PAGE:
Finding productive vegetation is one of the easiest ways to locate bass quickly. The green stuff is almost always a magnet for bass, no matter what type of vegetation it is. However, each species of aquatic vegetation is a little different in terms of how it holds bass and the best way to fish it.
For matted vegetation, it’s pretty simple: Jones will either punch through it or fish something on top of it. For everything else, though, the 2021 Heavy Hitters winner has a specific approach to determine where the fish are positioned.
There are several types of standing grass across the country that attract populations of bass. Anglers can fish these grasses several different ways, but Jones likes to first gauge where the fish are positioned.
“The first thing I want to do is find out how the fish are relating to the grass,” he said. “I want to see if the fish are buried in the thickest sections or on the outside line, attacking and chasing while they look for food. The only way to do that is by fishing both inside and out until you find them.”
Jones’ first option is to fish moving baits on the outside edge before testing the waters in the thickest areas.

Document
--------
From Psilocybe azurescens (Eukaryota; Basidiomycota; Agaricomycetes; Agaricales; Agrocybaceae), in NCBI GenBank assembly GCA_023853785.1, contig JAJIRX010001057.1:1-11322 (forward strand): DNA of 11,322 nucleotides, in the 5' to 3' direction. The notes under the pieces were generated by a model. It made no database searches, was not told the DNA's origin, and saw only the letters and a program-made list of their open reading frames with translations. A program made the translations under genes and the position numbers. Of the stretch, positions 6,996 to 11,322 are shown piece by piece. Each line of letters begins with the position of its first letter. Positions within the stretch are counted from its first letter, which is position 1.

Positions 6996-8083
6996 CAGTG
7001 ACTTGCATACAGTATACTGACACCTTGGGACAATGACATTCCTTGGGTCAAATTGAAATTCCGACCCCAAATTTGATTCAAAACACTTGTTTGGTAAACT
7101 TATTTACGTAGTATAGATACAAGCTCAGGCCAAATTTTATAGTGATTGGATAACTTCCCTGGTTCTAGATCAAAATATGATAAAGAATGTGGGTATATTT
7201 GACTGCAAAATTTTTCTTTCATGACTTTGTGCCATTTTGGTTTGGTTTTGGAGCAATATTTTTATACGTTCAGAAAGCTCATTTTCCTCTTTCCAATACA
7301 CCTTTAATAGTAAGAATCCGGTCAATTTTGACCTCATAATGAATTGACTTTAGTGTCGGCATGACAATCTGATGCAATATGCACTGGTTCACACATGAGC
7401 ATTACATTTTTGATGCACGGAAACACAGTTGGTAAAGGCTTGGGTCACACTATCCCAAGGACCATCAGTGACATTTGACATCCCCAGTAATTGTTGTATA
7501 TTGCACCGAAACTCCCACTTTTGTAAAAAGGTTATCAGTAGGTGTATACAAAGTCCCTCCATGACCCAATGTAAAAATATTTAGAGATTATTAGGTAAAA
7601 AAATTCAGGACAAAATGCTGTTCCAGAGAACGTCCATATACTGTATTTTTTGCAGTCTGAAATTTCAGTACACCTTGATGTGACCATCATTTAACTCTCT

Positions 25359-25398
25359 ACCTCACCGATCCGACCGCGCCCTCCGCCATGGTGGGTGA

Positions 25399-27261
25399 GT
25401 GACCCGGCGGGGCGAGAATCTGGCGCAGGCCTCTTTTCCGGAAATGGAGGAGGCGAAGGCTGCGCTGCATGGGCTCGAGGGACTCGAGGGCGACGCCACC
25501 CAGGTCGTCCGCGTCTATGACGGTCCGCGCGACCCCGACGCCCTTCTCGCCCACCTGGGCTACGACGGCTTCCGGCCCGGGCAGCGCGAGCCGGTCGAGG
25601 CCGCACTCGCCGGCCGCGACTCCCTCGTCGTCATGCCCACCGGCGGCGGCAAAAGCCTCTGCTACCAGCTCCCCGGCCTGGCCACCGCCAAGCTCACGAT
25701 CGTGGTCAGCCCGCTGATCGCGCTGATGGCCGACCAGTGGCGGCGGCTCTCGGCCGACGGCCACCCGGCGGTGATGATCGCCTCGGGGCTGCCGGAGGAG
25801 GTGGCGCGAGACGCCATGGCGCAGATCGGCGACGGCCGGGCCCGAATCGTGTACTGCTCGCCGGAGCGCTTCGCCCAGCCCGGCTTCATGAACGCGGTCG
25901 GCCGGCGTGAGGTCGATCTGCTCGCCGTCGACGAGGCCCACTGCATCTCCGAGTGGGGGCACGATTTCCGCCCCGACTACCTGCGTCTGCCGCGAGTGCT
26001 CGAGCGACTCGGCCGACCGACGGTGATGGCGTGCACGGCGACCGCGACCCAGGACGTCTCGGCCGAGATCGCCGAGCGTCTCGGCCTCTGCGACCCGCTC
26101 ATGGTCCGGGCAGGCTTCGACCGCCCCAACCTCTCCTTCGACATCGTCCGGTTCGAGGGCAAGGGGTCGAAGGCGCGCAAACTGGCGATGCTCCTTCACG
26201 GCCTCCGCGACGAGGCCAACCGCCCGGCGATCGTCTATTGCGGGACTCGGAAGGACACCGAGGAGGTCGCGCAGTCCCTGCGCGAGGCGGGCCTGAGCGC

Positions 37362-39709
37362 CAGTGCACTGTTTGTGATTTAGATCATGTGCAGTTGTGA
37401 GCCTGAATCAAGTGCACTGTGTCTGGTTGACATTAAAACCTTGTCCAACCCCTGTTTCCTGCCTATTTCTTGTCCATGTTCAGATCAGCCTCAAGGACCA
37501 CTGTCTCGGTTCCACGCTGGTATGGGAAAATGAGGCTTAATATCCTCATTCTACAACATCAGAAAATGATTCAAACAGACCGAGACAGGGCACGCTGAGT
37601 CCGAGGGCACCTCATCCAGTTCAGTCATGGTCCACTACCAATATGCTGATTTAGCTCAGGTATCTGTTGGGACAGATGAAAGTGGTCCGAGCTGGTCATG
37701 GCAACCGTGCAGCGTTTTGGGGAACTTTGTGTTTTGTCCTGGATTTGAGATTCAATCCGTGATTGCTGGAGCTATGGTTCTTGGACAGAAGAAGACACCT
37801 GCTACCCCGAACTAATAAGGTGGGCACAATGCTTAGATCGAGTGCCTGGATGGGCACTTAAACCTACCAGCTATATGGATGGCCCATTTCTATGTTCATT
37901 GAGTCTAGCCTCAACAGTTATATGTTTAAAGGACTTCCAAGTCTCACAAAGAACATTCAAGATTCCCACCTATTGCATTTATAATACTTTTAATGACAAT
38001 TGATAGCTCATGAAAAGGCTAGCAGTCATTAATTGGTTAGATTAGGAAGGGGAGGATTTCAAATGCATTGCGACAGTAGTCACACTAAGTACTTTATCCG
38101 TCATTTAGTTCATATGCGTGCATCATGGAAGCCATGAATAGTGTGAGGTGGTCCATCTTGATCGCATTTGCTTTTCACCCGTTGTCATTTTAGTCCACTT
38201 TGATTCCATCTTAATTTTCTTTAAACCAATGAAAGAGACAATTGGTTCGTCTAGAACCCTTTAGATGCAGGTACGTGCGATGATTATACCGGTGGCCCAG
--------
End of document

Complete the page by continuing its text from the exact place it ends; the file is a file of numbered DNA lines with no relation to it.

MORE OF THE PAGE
“If they’re on the edge, maybe it’s the wind pulling them out,” he said. “One of the best ways to cover water and search is with a moving bait like a ChatterBait, spinnerbait, or buzzbait. Those baits are not weedless, but they are somewhat resistant to hangups and that’s important.”
If he finds that fish are sitting further into the grass, Jones will switch to soft plastics or jigs.
“One of my best tools for reeds and cattails is a jig, followed by soft plastics,” he confirmed. “That will let you penetrate the cover, and I fish with heavy braided line to rip them out when I catch one.”
For grasses that are rooted on the bottom and don’t quite reach the surface – species like eelgrass, milfoil and hydrilla – Jones looks for any differences in the vegetation he can find.
“I’m looking for the right situation where either there are big holes in the grass or a well-defined edge,” he said. “For these underwater grasses, a ChatterBait, swim jig, or swimbait are always a good option. I also like fishing topwaters over the grass, and you can’t overlook a buzzbait in these situations.”
Aside from moving baits, Jones also mixes in soft plastics and jigs, flipping and pitching to the edges in the grass or into bare areas and holes within the grass.
Another typical bass-holding vegetation is lily pads. They have a wide range and can be found in many different climates across the country. Lily pads also hold plenty of bass.
Jones likes to target pads primarily with plastics and jigs, but that’s not all.
“I fish pads a lot early in the year because the root systems give bass a place to fan out a bed and spawn,” he said. “I like to pitch jigs or a light 1/8-ounce weight with a Zoom finesse worm. They love that slower fall and the straight tail worm gets bit. And, don’t overlook a frog, especially if the water is less than 3 feet deep.”